By testing the model of information cascades through the analysis of the recent political uprisings in Egypt and Syria, this study aims not only at enhancing our knowledge of the model and its possible application(s), but also hopes to specifically shed light on how concise its adoption by Shirky is with regard to social media. At the same time, it may contribute to our understanding of the recent political developments in the Middle East. It is important to mention at this point, that this paper does not aim at a general explanation of the occurrence of political protest in Egypt or Syria. While factors such as economic performance and resource distribution,8 rising (food) prices,9 demographic changes in combination with (the lack of) educational and economic opportunities,10 as well as sectarian divisions11 can be considered as possibly having contributed to the occurrence and development of political protest in Egypt and Syria respectively, they will not be discussed in detail here due to the scope and focus of this study. Within the broad framework of collective action theory, this paper solely focuses on how political protests might be regarded as information cascades (as understood by Lohmann) and the impact social media might have on these (as proposed by
Makarychev, Andrey / Sergunin, Alexander - 2012
This Working Paper seeks to analyze the multifaceted Russia – EU relations as seen from different models of multipolarity. The key question the authors address is how the various perspectives of multipolarity can shape the EU – Russia relations and bring different outcomes. Arguably, Moscow and Brussels have divergent ideas about the practical arrangements the idea of multipolarity implies; besides, inside Russia and the EU there are multiple competing views on multipolarity. This plurality of voices requests a scrutiny of different models of a multipolar international society in which Russia and EU are its constitutive poles.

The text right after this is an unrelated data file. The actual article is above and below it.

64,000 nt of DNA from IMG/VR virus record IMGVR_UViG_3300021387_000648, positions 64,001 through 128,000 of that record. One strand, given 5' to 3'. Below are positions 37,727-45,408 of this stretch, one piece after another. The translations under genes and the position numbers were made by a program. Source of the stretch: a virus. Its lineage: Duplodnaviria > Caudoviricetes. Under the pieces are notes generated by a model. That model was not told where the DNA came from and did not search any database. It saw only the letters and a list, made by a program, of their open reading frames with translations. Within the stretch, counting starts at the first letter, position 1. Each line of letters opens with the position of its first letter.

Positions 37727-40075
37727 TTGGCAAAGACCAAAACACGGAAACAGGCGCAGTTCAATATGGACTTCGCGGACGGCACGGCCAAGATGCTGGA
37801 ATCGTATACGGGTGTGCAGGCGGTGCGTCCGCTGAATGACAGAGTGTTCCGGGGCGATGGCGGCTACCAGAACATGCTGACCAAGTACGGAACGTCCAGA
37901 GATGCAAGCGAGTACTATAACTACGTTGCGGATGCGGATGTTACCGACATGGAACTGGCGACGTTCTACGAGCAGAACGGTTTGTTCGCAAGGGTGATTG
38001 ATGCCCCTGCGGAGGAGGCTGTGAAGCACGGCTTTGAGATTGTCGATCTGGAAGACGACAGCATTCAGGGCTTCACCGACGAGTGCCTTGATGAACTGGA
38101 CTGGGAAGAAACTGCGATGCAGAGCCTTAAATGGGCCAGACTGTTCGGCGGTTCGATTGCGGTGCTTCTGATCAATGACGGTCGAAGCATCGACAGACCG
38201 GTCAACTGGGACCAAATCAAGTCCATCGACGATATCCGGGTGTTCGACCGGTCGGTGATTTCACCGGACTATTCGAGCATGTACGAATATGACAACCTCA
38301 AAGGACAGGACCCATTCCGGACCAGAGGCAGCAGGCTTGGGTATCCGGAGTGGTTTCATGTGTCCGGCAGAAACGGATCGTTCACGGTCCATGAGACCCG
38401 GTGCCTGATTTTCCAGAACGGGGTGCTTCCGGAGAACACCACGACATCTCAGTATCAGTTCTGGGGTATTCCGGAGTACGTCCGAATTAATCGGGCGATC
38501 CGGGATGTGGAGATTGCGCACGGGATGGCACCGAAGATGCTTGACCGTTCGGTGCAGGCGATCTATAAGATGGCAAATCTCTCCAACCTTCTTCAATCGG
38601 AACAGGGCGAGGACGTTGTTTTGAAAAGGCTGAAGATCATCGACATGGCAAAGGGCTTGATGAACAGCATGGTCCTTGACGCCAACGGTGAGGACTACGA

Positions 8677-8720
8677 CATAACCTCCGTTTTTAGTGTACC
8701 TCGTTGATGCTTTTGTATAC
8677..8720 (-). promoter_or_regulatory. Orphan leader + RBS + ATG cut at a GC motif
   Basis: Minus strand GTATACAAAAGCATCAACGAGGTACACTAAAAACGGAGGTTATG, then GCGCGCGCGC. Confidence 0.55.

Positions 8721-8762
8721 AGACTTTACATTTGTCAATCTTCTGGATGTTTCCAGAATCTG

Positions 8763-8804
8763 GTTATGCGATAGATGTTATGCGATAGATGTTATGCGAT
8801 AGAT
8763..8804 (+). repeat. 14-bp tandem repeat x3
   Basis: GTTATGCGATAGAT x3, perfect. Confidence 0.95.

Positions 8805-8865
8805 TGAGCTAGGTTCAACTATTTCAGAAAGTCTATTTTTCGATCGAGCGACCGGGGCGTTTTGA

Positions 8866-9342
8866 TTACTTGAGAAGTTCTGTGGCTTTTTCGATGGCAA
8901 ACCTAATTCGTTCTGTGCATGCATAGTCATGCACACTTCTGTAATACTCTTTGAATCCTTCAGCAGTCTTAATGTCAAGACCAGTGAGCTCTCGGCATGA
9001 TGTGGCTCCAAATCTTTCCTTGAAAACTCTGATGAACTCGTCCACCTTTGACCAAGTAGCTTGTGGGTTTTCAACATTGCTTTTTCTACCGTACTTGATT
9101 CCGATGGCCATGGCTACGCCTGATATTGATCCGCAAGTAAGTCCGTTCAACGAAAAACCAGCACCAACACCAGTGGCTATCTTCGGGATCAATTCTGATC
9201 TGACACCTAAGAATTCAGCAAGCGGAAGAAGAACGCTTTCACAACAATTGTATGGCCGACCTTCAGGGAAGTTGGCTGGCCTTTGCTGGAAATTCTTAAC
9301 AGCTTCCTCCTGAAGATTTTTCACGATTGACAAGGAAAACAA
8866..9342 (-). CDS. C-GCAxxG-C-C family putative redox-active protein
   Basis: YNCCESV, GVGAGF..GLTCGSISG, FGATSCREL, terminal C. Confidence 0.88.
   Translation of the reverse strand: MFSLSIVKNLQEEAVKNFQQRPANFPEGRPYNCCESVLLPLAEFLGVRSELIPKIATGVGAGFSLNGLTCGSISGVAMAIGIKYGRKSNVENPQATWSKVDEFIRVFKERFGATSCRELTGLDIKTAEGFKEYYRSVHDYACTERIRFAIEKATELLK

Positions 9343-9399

In a multipolar world, the Russian – European inter-subjective interaction may take different institutional forms which we flesh out in this paper, dwelling upon a well-known distinction between pluralist and solidarist types of international society. Methodologically, the paper is based on an inter-subjective approach to EU – Russia relations. Inter-subjectivity connotes not only a possibility of achieving some practical effects of altering policies of other actors, but also of constituting their roles and even identities in the process of communicative exchanges.
In his Working Paper, Andrey Makarychev addresses the situation of linguistic uncertainty that gives obvious political effects. He approaches the concept of multipolarity, which has been well-known for decades, and demonstrates that it has multiple meanings in Russia. He challenges the almost iconic uniformity of the idea of multipolarity, showing that it hides many alternative discourses, both academic and political. As a “Russian doll”, the unpacked multipolarity breaks down into a number of fragments, which constitute a certain menu of Russia´s foreign policy choices. The author invites to think more creatively about Russian foreign policy narratives by asking such questions as: how “real” is multipolarity in the eyes of Russian experts? Is there a gap between its academic understanding and political meaning? Shall Russia and EU find a common language in their worldviews, or are discursive disconnections between them to prevail?
Segbers, Klaus/ Yu Keping/ Jantschek, Ole - 2009
From March 13 to 15, 2009, the Center for Global Politics at Freie Universität Berlin and the Chinese Center for Comparative Politics and Economics in Beijing held the workshop “The Role of Civil Society Organizations in China and Germany”, funded by the Fritz Thyssen Foundation. The research objective was to analyze the role of civil society organizations in political regulation in China and Germany as well as their contribution to
ensuring efficiency in specific policy areas.